The post however, pertains to a more serious issue - yesterday's first anniversary of the Provincial Government of the Western Cape's initiative 110%GREEN, held on WORLD ENVIRONMENT DAY in Khayelitsha - where the ANCYL 'flung dung'.
Here, here and here - some press regarding the 'flung dung'.
[Updated press on the toilet issues: here, here and here. And here - "an honest attempt to reflect upon the divided nature of the city I’m lucky enough to call home. Cape Town, you are a beauty but you are a complex city, home to beautiful contradictions."--Kyla Herrmannsen]
Hosting the event in Khayelitsha was the right thing to do, given the inequality that still exists in our divided city. This was made obvious by the very moving message given by Mama Christina of Abalimi Bezekhaya. And the lady (whose name I did not catch) who spoke of the "three Rs": Reduce, Reuse, Recycle. So pertinent to turn our waste into assets, as long advised by ZERI's Gunter Pauli who has tirelessly promoted the "blue economy" model.
Despite the ANCYL's protest being condemned, it was very effective!
Should you have any doubt as to whether Cholera presents a real threat (or not), I highly recommend reading "Ghost Map" by Steven Johnson, in which the outbreak of the epidemic in Victorian London is described.
Any spatial planning activity that does not appreciate the constraints and opportunities presented by the natural environment cannot legitimately be called planning. When land-use planning respects natural environmental conditions and processes, the benefits to a society in balance with its environment are evident. When planning efforts and development progress with disregard for landscape character and underlying natural processes, the result to both society and the environment can be devastating.
Ablutions are a daily necessity - where, in the context of the Cape Flats, heinous crimes are committed - not only to the environment, but people are robbed and raped. Toilets on the riverbanks of the Cape Flats are ludicrous. As the 1st Environmental Law of South Africa prescribed: "Moenie in die water kak nie" (Placaat 12 of 1655) ...358 years later... en ons kak nog steeds in die water!
If, instead of these chemical toilets, biogas digestors - for example http://www.biogaspro.com/ or as per the the model of AfricaGreenEnergy (AGE) Technologies (see more information here) were to be installed we could 'kill many birds with one stone'…
I suggest a campaign: POO for POWER
By locating biogas digestors in more appropriate areas and better dispersed among the settlement area, this would provide a very real opportunity for the resultant biogas to be tapped; and used for heating or cooking purposes. It could potentially be run by an entrepreneur or the CoCT or the PGWC and the resultant gas, could be supplied in canisters to individuals; or be hooked up to public areas - as described in the photographs, below. Currently, those supplying cooked food burn recycled timber, comprised of scrap - often in the form of painted/treated material which is noxious and carcinogenic.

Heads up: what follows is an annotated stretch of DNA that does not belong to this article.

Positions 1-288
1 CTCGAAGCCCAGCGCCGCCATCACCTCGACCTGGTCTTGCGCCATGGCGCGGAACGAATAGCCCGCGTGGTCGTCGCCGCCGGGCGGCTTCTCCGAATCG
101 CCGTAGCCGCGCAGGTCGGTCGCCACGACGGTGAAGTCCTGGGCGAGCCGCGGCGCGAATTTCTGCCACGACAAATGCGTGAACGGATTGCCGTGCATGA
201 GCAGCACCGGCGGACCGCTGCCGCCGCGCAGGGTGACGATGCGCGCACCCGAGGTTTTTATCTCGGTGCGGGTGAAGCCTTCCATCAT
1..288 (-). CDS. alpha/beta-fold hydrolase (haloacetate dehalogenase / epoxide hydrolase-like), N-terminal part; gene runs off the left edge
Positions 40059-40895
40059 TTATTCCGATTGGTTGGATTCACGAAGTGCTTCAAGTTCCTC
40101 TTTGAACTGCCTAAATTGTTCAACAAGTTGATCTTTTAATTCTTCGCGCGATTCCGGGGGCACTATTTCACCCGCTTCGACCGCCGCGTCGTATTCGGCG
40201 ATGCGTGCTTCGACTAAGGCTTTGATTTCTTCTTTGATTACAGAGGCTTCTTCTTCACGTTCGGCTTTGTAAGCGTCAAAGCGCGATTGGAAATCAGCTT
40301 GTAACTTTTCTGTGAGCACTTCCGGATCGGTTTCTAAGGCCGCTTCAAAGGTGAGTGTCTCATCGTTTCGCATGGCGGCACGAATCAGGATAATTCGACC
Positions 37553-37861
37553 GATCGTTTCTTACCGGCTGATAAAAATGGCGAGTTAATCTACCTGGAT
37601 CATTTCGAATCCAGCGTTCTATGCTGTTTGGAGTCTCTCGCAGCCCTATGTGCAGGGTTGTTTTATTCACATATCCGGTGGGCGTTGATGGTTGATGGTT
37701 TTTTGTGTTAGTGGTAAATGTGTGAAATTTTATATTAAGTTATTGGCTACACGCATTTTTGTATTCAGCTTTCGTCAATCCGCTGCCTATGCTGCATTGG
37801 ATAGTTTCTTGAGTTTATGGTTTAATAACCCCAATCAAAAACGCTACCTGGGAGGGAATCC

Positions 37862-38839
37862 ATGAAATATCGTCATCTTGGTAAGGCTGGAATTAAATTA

This would protect our water resources on the Cape Flats; reduce environmental pollution and public health issues; reduce poverty; and provide a very positive outcome in terms of the green economy.
Some photographs of yesterday's 110%GREEN event, in Khayelitsha.
Green economy reconciles economy with ecology.
"The latest innovation in ecology protection involves the process of including nature into economic calculations as “natural capital” in order to conserve it. Turning away from systems of pollution towards a green investment scenario, as coined by the United Nations, the world should see higher economic growth and lower unemployment." Find out more here.
Here you can see photographs of 110%GREEN's WORLD ENVIRONMENT DAY 2012 celebration, at the CTICC - when RECLAIM CAMISSA was awarded a 'Flagship Project' for the Field of Springs project.
"At this moment, we as a society are like the frog that chooses to stay in a warming pot of water as the heat is gradually turned up—unable to grasp the dire consequences of incremental change. Inch by inch, the water tables drop. Mile by mile, the rivers run dry. The trends are not good. Yet we stay the course, refusing to recognize that, for safety’s sake—for survival itself—a big change is necessary. We pretend not to know. Denial, as has been said, is not just a river in Egypt. It flows in every one of us."
--Sandra Postel, Global Water Policy Project.
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